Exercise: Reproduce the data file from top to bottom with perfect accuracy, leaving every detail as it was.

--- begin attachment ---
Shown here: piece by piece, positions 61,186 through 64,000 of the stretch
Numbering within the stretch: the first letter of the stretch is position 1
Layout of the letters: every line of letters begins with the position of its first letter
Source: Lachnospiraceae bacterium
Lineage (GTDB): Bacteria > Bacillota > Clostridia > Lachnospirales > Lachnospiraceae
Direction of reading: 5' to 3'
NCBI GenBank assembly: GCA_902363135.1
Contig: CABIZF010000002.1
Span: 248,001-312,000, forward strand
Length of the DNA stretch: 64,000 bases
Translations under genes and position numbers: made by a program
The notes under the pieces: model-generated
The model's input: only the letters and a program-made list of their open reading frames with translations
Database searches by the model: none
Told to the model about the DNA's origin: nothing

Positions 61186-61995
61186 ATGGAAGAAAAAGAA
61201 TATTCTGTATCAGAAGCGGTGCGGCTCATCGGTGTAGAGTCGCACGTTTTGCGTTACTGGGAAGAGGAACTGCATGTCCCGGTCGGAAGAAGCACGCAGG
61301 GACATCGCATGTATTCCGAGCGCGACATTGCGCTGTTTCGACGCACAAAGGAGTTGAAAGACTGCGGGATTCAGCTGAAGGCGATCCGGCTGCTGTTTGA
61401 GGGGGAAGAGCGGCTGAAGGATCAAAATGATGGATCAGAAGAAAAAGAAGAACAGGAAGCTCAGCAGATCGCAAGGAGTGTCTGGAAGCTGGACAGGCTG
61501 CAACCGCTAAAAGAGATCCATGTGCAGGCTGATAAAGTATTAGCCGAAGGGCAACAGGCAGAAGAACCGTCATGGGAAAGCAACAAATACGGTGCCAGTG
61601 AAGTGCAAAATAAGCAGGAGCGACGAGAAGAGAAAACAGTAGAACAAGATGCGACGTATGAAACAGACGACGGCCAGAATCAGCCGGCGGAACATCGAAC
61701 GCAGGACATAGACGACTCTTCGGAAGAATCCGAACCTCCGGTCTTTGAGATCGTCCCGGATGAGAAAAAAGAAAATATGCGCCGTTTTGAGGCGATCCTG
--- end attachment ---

Shown here: piece by piece, positions 61,186 through 64,000 of the stretch
Numbering within the stretch: the first letter of the stretch is position 1
Layout of the letters: every line of letters begins with the position of its first letter
Source: Lachnospiraceae bacterium
Lineage (GTDB): Bacteria > Bacillota > Clostridia > Lachnospirales > Lachnospiraceae
Direction of reading: 5' to 3'
NCBI GenBank assembly: GCA_902363135.1
Contig: CABIZF010000002.1
Span: 248,001-312,000, forward strand
Length of the DNA stretch: 64,000 bases
Translations under genes and position numbers: made by a program
The notes under the pieces: model-generated
The model's input: only the letters and a program-made list of their open reading frames with translations
Database searches by the model: none
Told to the model about the DNA's origin: nothing

Positions 61186-61995
61186 ATGGAAGAAAAAGAA
61201 TATTCTGTATCAGAAGCGGTGCGGCTCATCGGTGTAGAGTCGCACGTTTTGCGTTACTGGGAAGAGGAACTGCATGTCCCGGTCGGAAGAAGCACGCAGG
61301 GACATCGCATGTATTCCGAGCGCGACATTGCGCTGTTTCGACGCACAAAGGAGTTGAAAGACTGCGGGATTCAGCTGAAGGCGATCCGGCTGCTGTTTGA
61401 GGGGGAAGAGCGGCTGAAGGATCAAAATGATGGATCAGAAGAAAAAGAAGAACAGGAAGCTCAGCAGATCGCAAGGAGTGTCTGGAAGCTGGACAGGCTG
61501 CAACCGCTAAAAGAGATCCATGTGCAGGCTGATAAAGTATTAGCCGAAGGGCAACAGGCAGAAGAACCGTCATGGGAAAGCAACAAATACGGTGCCAGTG
61601 AAGTGCAAAATAAGCAGGAGCGACGAGAAGAGAAAACAGTAGAACAAGATGCGACGTATGAAACAGACGACGGCCAGAATCAGCCGGCGGAACATCGAAC
61701 GCAGGACATAGACGACTCTTCGGAAGAATCCGAACCTCCGGTCTTTGAGATCGTCCCGGATGAGAAAAAAGAAAATATGCGCCGTTTTGAGGCGATCCTG